This post contains a brief summary of, and excerpt from, a report published by the Third World Network. Click here for the full report. (eds.)
This document summarises some of the ways in which the Trans-Pacific Partnership Agreement (TPP) can harm human rights. The analysis below only examines the impact on recommendations and comments by United Nations (UN) Special Procedures mandate-holders and other United Nations human rights bodies,a so there are other human rights which are likely to be adversely affected by the TPP which are not covered here.
In a statement on the TPP and other free trade agreements, 10 UN Special Rapporteurs/Independent Experts expressed concern about the secret way in which they have been negotiated and their potential adverse impacts on human rights (including the rights to life, food, water and sanitation, health, housing, education, science and culture, improved labour standards, an independent judiciary and a clean environment).
The relevant TPP provisions which go beyond the World Trade Organization (WTO) rules are outlined in Annex 1. Since the TPP governments have refused to release the text, this assessment is based on other publicly available documents, see below. While other WTO, free trade agreement (FTA) and bilateral investment treaty (BIT) disputes are unlikely to set precedents for TPP interpretation, they are often likely to be followed, so some of these interpretations have been noted.
Excerpt, pages 42-43
|Human rights body comment or recommendation||How TPP provision affects human rights|
|The right to health includes access to essential medicines.  ‘States are bound to promote the right to health through the ensuring access to affordable treatments. . .’ ‘the World Bank has noted that IPRs can sometimes prevent the distribution of potential international public goods helpful to poor countries, which can seldom afford the prices charged by patent owners’‘there is evidence to suggest that the effect of patents on affordability is significant with drug prices falling sharply when generic substitutes enter a market to compete with drugs upon patent expiry’‘According to UNAIDS, the high prices of HIV treatments are due, in part, to patent protection which allows control over their manufacture and sale’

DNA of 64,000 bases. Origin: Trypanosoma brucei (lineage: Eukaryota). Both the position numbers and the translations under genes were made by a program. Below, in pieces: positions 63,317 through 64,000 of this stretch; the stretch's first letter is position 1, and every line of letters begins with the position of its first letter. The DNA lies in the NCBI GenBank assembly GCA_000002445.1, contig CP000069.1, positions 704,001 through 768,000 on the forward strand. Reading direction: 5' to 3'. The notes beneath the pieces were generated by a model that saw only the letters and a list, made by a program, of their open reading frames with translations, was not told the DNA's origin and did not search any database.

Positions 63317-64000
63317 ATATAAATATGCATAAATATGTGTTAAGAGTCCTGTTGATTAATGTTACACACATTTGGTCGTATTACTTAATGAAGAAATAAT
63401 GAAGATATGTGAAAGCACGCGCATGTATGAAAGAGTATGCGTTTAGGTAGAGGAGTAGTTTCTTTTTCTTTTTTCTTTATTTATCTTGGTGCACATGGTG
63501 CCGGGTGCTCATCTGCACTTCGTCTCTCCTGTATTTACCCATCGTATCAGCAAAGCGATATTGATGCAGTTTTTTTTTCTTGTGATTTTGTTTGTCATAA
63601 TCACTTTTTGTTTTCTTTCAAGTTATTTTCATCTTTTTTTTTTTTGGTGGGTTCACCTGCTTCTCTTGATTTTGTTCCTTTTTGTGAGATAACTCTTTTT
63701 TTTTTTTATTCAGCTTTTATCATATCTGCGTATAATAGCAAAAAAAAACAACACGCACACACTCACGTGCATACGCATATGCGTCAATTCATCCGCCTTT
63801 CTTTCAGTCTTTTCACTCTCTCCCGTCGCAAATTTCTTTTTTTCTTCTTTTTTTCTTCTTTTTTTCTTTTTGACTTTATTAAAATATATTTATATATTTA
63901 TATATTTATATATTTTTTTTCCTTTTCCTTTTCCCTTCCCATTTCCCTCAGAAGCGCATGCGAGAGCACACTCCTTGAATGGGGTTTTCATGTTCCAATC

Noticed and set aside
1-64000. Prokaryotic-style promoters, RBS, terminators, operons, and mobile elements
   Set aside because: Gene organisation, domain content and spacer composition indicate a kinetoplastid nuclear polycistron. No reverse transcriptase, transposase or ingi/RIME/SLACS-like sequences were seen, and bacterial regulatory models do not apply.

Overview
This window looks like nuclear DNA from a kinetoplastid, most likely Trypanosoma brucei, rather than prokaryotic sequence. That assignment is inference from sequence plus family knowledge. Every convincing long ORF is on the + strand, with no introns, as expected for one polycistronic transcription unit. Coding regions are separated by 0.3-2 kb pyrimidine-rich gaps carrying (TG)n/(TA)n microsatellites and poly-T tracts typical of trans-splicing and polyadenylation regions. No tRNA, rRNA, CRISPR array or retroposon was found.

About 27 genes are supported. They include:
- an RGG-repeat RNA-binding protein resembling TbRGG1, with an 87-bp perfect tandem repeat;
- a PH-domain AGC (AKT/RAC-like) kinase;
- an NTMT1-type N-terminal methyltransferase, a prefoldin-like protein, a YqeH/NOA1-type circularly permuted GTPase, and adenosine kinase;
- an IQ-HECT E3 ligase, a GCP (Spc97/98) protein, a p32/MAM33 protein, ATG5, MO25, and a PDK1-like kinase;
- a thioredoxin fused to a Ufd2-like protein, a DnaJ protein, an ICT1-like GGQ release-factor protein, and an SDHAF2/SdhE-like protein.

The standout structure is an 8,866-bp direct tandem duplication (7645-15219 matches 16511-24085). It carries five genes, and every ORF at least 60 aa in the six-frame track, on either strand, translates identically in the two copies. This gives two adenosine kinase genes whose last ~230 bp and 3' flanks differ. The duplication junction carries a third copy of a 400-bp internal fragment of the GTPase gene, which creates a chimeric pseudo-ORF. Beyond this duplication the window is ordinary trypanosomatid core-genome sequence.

‘Developing countries and LDCs should not introduce TRIPS-plus standards in their national laws. Developed countries should not encourage developing countries and LDCs to enter into TRIPS-plus FTAs’
|The study above noting the impact on Vietnam of agreeing to TRIPS+ in the TPP states that ‘Similar price impacts can be expected for other countries participating in the TPPA, though these are less economically vulnerable than Vietnam.’ Even in countries which are richer than Vietnam, medicines can be difficult to afford for governments who subsidise them or patients who pay out of pocket. For example biologics are increasingly important medicines. At the monopoly prices for biologics (which more of them would have for longer if the provisions proposed in the TPP are accepted, see Annex 1): in 2007, Americans spent $286.5 billion for prescription drugs, $40.3 billion of which was for biologic drugs’, biologics ‘are eventually going to represent more than 50 percent of spending in the next few years and ‘The average daily cost of a brand name biologic product is approximately 22 times greater than a traditional drug’.‘12 out of the 13 new cancer drugs approved last year were priced over 100,000 dollars annually. And some drugs are coming to market with prices closer to 400,000 dollars.’ One biologic medicine costs about $569,000/ patient/year, often for a lifetime.The leaked TPP IP chapter text, see Annex 1, shows that developed countries are still seeking TRIPS-plus provisions in this FTA.|